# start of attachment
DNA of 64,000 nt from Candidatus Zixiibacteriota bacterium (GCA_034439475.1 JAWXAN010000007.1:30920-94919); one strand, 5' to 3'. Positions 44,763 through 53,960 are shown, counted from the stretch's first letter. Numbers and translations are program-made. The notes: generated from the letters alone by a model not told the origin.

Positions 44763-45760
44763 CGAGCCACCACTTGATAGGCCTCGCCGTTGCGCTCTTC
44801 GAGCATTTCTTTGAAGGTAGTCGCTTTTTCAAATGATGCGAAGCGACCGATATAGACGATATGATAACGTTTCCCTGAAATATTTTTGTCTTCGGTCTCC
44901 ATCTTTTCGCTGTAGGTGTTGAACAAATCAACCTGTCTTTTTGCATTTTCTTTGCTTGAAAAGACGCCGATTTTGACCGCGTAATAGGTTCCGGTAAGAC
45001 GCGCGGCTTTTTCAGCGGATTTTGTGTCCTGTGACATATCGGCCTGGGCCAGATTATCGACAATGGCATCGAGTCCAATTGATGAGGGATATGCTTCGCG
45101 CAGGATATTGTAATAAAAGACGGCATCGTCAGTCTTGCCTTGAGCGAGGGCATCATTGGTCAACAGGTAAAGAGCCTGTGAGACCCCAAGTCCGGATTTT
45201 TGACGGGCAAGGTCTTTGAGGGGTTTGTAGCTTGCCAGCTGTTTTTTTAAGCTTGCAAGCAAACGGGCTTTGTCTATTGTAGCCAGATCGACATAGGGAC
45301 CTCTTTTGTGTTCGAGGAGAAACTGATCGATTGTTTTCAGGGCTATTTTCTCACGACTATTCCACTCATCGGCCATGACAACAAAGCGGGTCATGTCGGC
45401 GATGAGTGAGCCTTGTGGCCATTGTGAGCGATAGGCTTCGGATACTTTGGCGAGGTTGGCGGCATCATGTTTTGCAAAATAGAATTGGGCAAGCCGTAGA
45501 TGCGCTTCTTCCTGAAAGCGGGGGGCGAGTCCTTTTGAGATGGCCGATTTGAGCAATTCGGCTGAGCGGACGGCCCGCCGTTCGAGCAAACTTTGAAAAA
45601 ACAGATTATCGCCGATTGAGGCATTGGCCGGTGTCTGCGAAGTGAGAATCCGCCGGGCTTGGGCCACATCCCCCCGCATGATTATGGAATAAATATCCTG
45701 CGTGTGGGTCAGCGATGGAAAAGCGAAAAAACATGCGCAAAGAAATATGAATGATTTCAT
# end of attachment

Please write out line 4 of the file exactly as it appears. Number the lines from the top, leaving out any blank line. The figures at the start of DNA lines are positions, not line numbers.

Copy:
44801 GAGCATTTCTTTGAAGGTAGTCGCTTTTTCAAATGATGCGAAGCGACCGATATAGACGATATGATAACGTTTCCCTGAAATATTTTTGTCTTCGGTCTCC